Sowore: Reps probe court invasion by DSS/

The House of Representatives has directed its committees on National Security and Intelligence and Judiciary and Human Rights to probe the invasion of the Federal High Court sitting in Abuja, by alleged operatives of the Department of State Security (DSS) last Friday.

This was consequent upon a motion sponsored by Minority Leader, Ndudi Elumelu, on the incidence during Tuesday’s plenary.

Moving the motion, Elumelu observed that the alleged invasion of the courtroom by the DSS to rearrest Convener of #RevolutionNow Movement, Omoyele Sowore and his co-accused, Olawale Bakare was a breach of the existing separation of powers in the constitution.

He stated the need to probe such development has become imperative given a denial by the DSS spokesman, Peter Afunanya that those who invaded the courtroom were not officials of the secret police.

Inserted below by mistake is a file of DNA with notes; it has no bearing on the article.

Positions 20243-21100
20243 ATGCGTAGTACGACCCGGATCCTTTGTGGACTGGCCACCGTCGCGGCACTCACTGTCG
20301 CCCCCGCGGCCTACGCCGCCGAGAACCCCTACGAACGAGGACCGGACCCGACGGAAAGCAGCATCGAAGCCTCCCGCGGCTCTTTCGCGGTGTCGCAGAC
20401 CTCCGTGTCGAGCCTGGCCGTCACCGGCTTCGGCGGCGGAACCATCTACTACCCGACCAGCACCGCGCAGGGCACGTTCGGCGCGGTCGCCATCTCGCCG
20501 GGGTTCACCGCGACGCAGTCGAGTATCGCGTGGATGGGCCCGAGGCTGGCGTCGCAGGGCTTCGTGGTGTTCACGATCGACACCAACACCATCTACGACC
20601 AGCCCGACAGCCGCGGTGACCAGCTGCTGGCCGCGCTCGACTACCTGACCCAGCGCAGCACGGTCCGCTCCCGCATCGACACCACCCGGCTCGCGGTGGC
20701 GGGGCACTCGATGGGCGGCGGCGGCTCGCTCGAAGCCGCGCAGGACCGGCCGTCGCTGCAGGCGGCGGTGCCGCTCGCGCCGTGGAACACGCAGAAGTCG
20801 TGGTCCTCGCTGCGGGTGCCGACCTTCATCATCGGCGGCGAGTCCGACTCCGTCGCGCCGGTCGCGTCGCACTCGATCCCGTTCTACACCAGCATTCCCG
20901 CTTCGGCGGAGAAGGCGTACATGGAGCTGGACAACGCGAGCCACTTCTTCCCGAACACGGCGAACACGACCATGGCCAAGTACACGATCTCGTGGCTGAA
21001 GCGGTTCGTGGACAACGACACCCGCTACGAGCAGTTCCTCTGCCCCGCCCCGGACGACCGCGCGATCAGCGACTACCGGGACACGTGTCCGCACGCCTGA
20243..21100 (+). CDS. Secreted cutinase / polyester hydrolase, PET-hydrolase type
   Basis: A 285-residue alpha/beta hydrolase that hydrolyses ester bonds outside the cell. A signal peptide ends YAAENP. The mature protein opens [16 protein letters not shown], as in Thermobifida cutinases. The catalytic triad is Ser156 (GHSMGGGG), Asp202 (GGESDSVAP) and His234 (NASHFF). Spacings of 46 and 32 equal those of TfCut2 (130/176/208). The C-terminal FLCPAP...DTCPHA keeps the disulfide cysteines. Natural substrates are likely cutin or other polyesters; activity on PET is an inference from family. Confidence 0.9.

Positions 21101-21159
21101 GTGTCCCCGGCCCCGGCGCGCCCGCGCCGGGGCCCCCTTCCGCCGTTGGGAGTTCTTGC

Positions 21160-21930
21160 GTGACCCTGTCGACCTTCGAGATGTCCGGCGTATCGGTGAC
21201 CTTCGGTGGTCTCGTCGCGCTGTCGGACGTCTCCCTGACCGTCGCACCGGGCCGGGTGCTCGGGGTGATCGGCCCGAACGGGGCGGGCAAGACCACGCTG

His words: “The House notes  with dismay the exhibition of thuggery, brute force, lawlessness, contempt and disregard for the rule of law by yet to be identified persons within the precinct of the Federal High Court, Abuja on December 6.  Videos emerging in public domain shows these unidentified person trying to bundle Omoleye Sowore and his co-accused Olawale Bakare away from the courtroom with Sowore’s supporters resisting them, which is an abuse of the sanctity of the courtroom.

“Physically assaulting Mr. Omoleye Sowore and his co-defendant, Olawale Bakare, by the yet-to-be identified persons inside the courtroom is the highest act of sacrilege against the judicial arm of government and a complete disrespect to the rule of law.  If this action is not properly put to check, the National Assembly may one day be invaded and the relevant security agencies will claim not knowing who the offenders are.”

Citing section 4, 5 and 6 of the 1999 Constitution (as amended), the lawmaker noted the action of the DSS which led to the termination of court session by the presiding judge who had to run for safety, was a breach of the independence of three arms of the government.

The House adopted the motion, asking the committees to submit its report within two weeks.


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